C9800-CL on Windows


After the release of the new Catalyst 9800 Controller, I have been wanting to really get my hands on one to have for my home lab.  My biggest hurdle is that I am in a Windows only environment and don’t have VMWare at my disposal.

I built a pretty beefy gaming PC last year that I use a lot for work, and I have been tinkering with getting the C9800-CL VM running in my environment for a while now.   It wasn’t until this morning that I FINALLY got it working.

The components that I used to finally get this working are;

  • Installed the Oracle VirtualBox Freeware
  • C9800-CL .ISO File
  • Windows 10 PC with an Ethernet Interface

Step 1:  Downloading the WLC Image

For my setup, you will need to obtain the .ISO image of the new C9800 WLC.


This will require that you have a valid CCO account with the appropriate permissions for access to the files.

Step 2:  Create the VM inside of VirtualBox

The VM will need 8GB of Virtual Hard Disk (VDI) space that is Dynamically Allocated, 1 CPU deducated, and 4096 MB of RAM.

1 - vm setup

Once you have provisioned the VM, you need to select the Optical Drive settings, and select your C9800-CL .ISO image file



The next part is the MOST important and after many variations – I have settled on the below network settings as it enables the VM to function properly

Under the VM settings, ensure that your Adapter 1 is the adapter you use to connect to your network with (mine is Eth 0).  You will need to ensure that it is set to your bridged adapter, and the advanced type MUST be virtio-net


Step 3:  Launch the VM

Start the VM and it will launch the .ISO file. Aside from the very start when it says “press any key” – you won’t need to touch the keyboard.  This is a great time to go grab a cup of coffee.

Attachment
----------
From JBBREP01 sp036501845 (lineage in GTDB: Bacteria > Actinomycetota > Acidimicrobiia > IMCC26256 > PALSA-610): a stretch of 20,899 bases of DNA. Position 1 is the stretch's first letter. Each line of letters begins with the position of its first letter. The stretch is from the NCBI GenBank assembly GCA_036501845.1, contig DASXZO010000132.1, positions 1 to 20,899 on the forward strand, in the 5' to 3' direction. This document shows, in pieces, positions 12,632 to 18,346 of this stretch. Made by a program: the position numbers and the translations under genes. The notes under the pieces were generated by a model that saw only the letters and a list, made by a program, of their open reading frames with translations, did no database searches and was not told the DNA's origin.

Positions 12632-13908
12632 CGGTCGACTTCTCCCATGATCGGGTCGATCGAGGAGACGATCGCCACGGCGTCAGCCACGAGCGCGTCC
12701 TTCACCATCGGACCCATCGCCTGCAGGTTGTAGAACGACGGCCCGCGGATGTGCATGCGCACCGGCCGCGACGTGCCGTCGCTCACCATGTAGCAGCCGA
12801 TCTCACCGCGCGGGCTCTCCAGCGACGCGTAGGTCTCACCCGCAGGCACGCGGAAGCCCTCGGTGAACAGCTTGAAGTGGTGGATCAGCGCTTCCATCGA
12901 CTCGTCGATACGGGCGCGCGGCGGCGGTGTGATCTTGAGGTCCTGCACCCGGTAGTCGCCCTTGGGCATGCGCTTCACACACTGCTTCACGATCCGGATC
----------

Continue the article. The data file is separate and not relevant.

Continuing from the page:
Step 4: Initial Configuration

Setting up the WLC via CLI is much easier than via the GUI, and it also allows you to get around some of the odd traps that the Day-0 provisioning GUI will force on you. François Vergès wrote an awesome blog around how he preformed this.  I have shamelessly copied his last section into this section of the blog.

Start by terminating the auto install so that it drops you down into the WLC CLI


From here you will need to configure the following;

  1. Configure the Enable Password
  2. Create an Admin Account
  3. Configure the Network Interface g1
  4. Configure the default route
  5. Configure the Country Code (this is required to avoid the Day – 0 Provisioning)
  6. Configure which interface will be used for management (g1 for our case)
  7. Generate the Certificate that will be used to establish DTLS connections with the APs

Use the below commands in order to configure these items


Ensure that you permit the GUI to access the Local internal Database for login (or any other AAA method you prefer).

Ex.  ip http authentication local


  • The IP addresses used here are specific to my setup. Ensure you use relevant IPs to your network.
  • The passwords have not been disclosed, please replace “secret_password” and “user password” by the passwords you want to use
  • Configure these items in the order outlined in this blog
  • The last command doesn’t configure anything, it’s just used to validate that the trustpoint has been generated properly 
  • Since we are disabling the 802.11a and 802.11b radios to configure the country code, you will have to re-enable them later if you want your APs to be operational

From this point, you should be able to ping your WLC VM, as well as browse to it and login to the GUI with the credentials that you selected.   Good luck and Happy New Year to everyone!


Leave a Reply

Fill in your details below or click an icon to log in:

WordPress.com Logo

You are commenting using your WordPress.com account. Log Out /  Change )

Google photo

You are commenting using your Google account. Log Out /  Change )

Twitter picture

You are commenting using your Twitter account. Log Out /  Change )

Facebook photo

You are commenting using your Facebook account. Log Out /  Change )

Connecting to %s